The short, truncated body has an inverted shoulder, a long funnel-shaped neck with a flaring rim and rests on a flat-bottomed base. The single, round handle is attached obliquely just below the shoulder. The lid consists of a large sphere on a long neck, the structure of which makes the lid quite unstable. The body, including the underside, is completely covered with a red engobe.
Villanovan urns such as this also appear in bronze and painted pottery. We know them from the region of Vulci, Bisenzio and Saturnia. Experts have assumed that the urns’ large globes could symbolise stylised human heads reduced to their simplest form. Etruscan pottery workshops continued to produce this very characteristic and traditional shape even as late as the beginning of Etruscan black figure vase painting.
Galleria Antiquaria Genova, prior 1957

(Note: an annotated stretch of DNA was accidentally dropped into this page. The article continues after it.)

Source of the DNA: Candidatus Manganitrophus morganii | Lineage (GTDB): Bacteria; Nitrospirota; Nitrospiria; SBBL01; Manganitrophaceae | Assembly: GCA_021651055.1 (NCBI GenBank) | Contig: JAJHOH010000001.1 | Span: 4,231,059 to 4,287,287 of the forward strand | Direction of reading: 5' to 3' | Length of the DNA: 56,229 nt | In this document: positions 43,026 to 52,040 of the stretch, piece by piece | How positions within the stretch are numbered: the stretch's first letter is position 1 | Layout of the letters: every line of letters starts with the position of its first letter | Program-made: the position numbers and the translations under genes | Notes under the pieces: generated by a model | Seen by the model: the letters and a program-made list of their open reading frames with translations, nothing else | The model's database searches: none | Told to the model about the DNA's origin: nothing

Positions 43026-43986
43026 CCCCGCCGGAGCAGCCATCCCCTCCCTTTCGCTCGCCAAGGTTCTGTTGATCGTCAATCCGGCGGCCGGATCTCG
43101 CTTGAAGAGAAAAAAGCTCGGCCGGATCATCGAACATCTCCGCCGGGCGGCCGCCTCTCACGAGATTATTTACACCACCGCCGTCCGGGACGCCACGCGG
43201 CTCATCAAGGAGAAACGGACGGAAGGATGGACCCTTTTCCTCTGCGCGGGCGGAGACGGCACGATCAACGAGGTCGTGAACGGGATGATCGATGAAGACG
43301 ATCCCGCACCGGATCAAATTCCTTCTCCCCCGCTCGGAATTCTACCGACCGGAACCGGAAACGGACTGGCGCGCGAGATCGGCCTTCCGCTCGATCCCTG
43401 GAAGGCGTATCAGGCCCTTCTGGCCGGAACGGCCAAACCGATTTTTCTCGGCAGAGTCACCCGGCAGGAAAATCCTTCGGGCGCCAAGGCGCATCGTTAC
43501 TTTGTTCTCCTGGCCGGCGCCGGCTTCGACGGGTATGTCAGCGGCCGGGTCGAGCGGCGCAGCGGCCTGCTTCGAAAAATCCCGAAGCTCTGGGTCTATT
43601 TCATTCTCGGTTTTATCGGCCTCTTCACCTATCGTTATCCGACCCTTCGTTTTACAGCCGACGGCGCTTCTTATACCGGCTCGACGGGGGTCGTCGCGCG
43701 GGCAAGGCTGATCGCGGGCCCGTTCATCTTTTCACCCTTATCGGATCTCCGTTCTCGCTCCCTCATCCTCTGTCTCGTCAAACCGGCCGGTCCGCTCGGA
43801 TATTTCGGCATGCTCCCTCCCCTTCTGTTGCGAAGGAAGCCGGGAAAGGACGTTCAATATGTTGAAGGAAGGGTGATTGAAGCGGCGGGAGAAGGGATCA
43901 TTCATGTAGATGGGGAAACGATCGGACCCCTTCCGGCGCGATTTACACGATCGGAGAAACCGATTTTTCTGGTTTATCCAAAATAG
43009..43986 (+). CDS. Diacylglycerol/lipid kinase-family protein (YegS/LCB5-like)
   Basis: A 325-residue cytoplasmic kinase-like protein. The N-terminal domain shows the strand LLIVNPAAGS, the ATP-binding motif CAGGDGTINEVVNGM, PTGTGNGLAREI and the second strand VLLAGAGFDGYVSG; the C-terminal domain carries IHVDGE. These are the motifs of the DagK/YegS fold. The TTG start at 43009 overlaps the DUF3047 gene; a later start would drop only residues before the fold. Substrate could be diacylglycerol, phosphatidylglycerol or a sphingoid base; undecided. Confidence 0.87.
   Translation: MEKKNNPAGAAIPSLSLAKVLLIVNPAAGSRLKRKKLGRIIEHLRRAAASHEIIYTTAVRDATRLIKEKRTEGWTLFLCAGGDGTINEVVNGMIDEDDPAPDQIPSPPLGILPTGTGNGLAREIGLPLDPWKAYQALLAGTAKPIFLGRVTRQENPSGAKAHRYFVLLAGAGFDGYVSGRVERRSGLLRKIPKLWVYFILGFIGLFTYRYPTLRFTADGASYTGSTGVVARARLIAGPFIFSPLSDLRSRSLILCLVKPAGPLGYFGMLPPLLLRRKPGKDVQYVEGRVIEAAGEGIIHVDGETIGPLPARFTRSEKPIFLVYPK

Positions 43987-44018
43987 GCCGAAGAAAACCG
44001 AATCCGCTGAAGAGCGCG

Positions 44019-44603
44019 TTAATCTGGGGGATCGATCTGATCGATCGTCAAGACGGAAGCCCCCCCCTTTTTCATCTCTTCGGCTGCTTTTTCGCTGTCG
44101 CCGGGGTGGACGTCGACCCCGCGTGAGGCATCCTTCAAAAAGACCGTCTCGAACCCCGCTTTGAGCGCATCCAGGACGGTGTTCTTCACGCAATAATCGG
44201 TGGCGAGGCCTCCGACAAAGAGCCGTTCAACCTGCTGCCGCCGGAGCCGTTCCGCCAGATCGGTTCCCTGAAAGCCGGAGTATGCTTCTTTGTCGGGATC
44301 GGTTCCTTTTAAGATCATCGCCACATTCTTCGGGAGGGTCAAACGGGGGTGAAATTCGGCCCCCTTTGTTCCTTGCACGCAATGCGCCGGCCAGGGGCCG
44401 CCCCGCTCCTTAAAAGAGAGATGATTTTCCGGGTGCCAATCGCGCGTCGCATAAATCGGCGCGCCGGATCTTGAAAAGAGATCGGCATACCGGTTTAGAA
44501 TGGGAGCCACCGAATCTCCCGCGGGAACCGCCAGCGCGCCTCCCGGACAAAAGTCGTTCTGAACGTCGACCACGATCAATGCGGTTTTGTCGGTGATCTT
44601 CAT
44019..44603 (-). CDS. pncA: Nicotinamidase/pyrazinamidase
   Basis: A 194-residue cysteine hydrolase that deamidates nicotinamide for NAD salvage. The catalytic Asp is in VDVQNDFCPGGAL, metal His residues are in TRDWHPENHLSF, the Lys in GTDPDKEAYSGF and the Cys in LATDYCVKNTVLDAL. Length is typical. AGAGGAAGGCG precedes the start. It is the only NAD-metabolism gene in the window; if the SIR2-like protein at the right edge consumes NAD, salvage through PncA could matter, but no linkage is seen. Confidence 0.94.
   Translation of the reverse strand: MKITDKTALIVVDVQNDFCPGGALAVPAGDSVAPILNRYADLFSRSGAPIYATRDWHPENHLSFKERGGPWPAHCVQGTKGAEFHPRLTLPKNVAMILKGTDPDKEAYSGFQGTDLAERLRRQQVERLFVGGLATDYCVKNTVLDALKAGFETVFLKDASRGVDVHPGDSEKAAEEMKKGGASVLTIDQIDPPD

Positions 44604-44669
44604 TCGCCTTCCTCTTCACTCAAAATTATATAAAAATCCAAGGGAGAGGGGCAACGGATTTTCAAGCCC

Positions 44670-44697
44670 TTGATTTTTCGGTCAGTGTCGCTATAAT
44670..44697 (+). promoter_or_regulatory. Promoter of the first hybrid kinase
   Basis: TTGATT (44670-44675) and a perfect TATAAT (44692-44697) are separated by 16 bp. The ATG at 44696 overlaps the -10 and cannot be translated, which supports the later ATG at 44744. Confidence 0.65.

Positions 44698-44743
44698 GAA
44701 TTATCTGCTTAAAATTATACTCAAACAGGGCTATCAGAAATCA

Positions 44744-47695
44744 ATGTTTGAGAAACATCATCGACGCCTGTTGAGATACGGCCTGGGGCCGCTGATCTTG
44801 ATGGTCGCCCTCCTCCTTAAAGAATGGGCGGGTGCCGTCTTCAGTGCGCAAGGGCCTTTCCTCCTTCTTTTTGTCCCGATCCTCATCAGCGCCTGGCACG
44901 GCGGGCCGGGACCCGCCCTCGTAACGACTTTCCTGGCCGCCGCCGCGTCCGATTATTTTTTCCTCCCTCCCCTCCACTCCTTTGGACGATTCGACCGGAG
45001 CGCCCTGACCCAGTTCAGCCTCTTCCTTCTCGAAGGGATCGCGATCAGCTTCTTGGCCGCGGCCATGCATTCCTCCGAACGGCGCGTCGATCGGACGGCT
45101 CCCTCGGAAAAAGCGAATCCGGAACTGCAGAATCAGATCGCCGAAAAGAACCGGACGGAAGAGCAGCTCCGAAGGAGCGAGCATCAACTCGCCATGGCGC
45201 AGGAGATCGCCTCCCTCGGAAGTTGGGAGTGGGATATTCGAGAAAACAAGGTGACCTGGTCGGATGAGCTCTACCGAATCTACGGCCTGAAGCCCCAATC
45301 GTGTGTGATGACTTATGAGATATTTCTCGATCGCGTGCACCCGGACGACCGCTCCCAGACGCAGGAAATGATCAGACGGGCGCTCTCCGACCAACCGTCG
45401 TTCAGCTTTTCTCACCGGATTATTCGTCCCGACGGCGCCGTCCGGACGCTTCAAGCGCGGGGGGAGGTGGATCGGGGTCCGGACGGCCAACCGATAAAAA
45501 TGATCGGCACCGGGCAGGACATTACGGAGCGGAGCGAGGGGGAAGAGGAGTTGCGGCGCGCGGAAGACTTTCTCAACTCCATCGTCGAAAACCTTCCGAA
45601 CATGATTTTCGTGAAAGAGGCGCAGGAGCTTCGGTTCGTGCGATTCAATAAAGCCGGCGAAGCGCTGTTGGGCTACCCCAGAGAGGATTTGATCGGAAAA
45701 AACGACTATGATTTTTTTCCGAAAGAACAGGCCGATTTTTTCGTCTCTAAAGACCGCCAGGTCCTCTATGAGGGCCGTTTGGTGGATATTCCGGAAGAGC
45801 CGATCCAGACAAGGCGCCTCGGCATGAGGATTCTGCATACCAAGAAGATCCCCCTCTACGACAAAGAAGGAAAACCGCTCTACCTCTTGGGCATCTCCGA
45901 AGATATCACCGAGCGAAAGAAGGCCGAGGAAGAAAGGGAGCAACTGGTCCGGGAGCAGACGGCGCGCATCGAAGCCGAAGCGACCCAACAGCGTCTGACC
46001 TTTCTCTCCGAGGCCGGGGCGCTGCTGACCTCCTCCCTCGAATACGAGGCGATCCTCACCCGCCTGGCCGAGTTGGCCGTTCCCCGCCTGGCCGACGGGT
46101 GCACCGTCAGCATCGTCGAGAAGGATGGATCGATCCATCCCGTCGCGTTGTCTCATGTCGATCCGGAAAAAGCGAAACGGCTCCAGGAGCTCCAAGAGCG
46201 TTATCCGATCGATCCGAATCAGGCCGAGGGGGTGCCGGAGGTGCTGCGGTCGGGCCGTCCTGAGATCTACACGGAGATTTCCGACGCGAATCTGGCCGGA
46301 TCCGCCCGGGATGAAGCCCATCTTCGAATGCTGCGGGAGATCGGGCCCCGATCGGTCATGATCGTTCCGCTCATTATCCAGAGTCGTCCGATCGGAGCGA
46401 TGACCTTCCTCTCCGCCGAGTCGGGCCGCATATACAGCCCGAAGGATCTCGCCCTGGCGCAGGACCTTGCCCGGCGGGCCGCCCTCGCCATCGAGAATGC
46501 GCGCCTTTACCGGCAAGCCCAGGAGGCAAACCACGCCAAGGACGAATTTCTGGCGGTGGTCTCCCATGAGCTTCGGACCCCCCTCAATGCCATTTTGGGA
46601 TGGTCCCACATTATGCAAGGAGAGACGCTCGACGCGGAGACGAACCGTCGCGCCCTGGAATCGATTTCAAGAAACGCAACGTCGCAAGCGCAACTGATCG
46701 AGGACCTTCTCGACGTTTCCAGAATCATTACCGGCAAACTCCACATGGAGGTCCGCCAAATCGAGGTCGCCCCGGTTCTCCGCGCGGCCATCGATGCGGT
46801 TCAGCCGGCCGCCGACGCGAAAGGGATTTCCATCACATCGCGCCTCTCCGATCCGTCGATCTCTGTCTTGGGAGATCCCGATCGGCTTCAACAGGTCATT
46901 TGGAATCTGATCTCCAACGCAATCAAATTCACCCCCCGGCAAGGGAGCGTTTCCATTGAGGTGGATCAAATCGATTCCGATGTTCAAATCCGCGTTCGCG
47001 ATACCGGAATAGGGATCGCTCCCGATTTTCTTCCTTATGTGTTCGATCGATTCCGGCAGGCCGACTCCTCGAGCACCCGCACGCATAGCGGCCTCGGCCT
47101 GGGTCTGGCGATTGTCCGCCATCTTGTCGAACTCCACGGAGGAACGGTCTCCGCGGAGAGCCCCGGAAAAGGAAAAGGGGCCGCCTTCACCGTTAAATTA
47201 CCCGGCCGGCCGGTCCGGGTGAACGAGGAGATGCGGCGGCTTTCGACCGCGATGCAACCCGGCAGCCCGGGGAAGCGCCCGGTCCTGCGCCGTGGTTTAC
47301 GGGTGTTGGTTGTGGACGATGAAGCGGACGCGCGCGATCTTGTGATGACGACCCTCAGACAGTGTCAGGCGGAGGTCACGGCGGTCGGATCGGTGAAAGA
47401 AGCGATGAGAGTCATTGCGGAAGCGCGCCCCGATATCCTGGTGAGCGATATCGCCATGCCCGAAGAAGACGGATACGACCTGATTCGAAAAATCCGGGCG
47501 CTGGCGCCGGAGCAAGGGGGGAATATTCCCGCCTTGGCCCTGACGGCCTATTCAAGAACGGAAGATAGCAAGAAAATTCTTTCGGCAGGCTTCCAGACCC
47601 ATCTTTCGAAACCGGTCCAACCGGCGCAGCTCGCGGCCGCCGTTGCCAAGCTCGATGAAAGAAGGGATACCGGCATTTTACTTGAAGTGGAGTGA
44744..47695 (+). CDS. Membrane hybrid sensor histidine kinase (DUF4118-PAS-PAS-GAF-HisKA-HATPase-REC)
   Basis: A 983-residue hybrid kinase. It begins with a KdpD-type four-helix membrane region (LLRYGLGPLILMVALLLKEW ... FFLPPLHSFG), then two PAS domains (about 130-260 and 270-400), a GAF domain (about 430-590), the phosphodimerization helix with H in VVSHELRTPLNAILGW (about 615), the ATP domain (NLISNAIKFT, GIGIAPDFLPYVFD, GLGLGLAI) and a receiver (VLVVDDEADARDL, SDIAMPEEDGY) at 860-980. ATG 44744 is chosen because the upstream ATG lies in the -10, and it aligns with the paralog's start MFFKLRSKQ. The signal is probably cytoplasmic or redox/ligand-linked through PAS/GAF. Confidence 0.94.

Collection Ligabue, Venice, no. 2, acquired from the above
Private collection A.C. (1978-2015), Geneva, thence by descent to the current owner
Jacques Chamay (éd.), L'Art des peuples italiques : 3000 à 300 avant J.-C, Hellas Roma 1994, p. 96 no. 4
Edith Hall Dohan, Italic tomb- groups in the University Museum, London 1942, 81, nos. 34, pl. 43; M.A. Fugazzola Delpino, “La cultura villanoviana. Guida ai materiali della prima età del Ferro nel Museo di Villa Giulia”, Rome 1984, 47 & 73, no. 8; Mauro Cristofani, I bronzi degli Etruschi, Novara 1985, 214, no. 107 & 288